There’s no bit of software, for example, that magically solves the pressure on adult social care. So we can’t just have a chat about social care IT. By contrast, brilliant technologies combined with new skills for social workers, joined up information and reformed service models can deliver it. That’s why LOTI focuses on all four elements – People, Tech, Data and Methods – in every project we conduct. 

Do all boroughs take part in every project?

No. We tend to find clusters of boroughs (a minimum of three) who are interested in a given topic, say, testing a new approach to cyber security. We then work with them to design solutions that could be scaled to any other council. It’s rare for us to insist everyone does the same thing: a notable exception would be the rules around data sharing where it only works if everyone follows the same approach.

How do you pick projects?

When we started LOTI, we tried to run it like a democracy with everyone suggesting ideas and voting on the most popular. But it became obvious that that approach resulted in a hodge-podge of strategically incoherent projects. Instead, the LOTI team now spends a huge amount of time listening to our members’ problems and ideas through hundreds of meetings and workshops. Where we spot common pain points and see a way collaboration can add value, we propose ideas back to our members, and we decide on what to take forward during our monthly meeting with the CDIOs of each borough.

What roles do you have in the LOTI team?

LOTI started with a team of just 3 people. We now have ten. You can find out who they are and what they do on our website. On any given project we work with colleagues from across the LOTI community as well as with some brilliant freelancers and partner organisations.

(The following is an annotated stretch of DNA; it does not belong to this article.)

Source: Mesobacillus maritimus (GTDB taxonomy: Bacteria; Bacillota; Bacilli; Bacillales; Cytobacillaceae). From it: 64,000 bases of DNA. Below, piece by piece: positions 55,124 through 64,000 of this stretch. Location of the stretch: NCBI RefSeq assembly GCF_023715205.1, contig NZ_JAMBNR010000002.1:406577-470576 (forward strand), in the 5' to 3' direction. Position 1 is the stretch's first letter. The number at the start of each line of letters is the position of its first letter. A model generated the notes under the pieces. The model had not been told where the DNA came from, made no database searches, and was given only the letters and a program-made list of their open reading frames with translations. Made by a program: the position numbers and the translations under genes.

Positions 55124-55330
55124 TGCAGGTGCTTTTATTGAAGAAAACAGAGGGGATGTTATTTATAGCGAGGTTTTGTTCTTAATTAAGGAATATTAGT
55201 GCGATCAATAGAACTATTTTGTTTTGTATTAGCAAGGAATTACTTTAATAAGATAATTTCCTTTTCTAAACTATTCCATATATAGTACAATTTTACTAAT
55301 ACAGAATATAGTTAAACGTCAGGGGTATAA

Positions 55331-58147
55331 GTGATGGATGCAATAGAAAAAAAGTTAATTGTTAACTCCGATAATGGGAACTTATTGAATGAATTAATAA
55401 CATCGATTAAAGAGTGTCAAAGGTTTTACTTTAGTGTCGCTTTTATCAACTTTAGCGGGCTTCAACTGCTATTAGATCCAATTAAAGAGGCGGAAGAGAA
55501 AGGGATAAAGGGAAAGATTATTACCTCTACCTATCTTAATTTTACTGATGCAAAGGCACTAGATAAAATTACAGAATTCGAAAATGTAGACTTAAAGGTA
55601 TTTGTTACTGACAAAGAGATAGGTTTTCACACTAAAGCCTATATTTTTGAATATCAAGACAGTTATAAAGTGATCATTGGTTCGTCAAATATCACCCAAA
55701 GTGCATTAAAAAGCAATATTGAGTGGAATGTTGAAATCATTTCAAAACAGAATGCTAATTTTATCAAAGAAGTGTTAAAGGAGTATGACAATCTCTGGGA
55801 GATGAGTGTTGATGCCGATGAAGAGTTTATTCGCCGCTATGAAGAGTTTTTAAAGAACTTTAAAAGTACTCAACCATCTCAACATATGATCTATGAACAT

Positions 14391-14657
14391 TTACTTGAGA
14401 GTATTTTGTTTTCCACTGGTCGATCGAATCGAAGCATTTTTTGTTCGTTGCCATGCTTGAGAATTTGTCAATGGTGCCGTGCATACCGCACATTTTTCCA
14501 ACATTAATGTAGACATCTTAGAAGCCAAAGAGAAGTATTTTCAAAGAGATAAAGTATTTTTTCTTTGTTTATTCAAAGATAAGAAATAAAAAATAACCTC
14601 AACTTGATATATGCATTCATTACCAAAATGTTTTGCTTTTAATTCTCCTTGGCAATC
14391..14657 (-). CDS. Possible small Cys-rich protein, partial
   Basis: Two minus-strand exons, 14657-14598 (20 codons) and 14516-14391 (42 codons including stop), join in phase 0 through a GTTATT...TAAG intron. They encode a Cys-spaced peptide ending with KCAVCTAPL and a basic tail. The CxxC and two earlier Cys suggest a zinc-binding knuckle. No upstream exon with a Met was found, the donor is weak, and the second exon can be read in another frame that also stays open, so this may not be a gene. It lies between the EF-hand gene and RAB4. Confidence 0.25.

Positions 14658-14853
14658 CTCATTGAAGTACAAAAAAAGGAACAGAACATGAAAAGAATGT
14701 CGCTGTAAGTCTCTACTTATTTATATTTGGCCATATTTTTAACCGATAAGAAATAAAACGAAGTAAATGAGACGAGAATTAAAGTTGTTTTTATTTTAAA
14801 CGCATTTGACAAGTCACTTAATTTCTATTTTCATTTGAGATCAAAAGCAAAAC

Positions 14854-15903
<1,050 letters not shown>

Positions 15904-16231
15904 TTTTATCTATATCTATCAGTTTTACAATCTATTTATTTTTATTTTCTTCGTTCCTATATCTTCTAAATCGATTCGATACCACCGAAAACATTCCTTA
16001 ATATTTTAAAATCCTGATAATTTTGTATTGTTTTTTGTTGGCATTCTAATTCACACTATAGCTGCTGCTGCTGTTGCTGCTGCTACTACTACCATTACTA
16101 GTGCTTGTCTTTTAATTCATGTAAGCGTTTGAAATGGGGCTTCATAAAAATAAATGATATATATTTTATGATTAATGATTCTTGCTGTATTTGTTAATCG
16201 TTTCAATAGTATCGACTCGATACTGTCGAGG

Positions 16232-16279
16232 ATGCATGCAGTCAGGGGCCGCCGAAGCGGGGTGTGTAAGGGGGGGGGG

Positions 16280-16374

What’s LOTI’s biggest challenge?

LOTI has one main existential risk. The day boroughs decide that collaborating is more hassle than it’s worth, we’ll be finished. So we have to ensure our members see and feel the benefits of working with their peers. The hard part about that is that every borough has different interests, priorities and is at a different state of maturity on any given topic. It can be challenging to get everyone aligned. We therefore think of LOTI as being like a buffet: we have to offer enough interest to enough of our members enough of the time. 

How’s LOTI governed?

Our formal governance is via London Councils’ Executive Committee, where there are political leads for innovation in each of the main parties. LOTI also reports to two London borough Chief Executives who have the roles of Innovation Lead and co-Lead within CELC – the group of London borough CEOs. On a more day-to-day basis, decisions about what we do and how we do it are made in our monthly sessions with the main representatives of each borough. Ultimately, there’s a much more real form of governance: do our members see enough value in what we do to renew their membership each year?

What are your proudest achievements?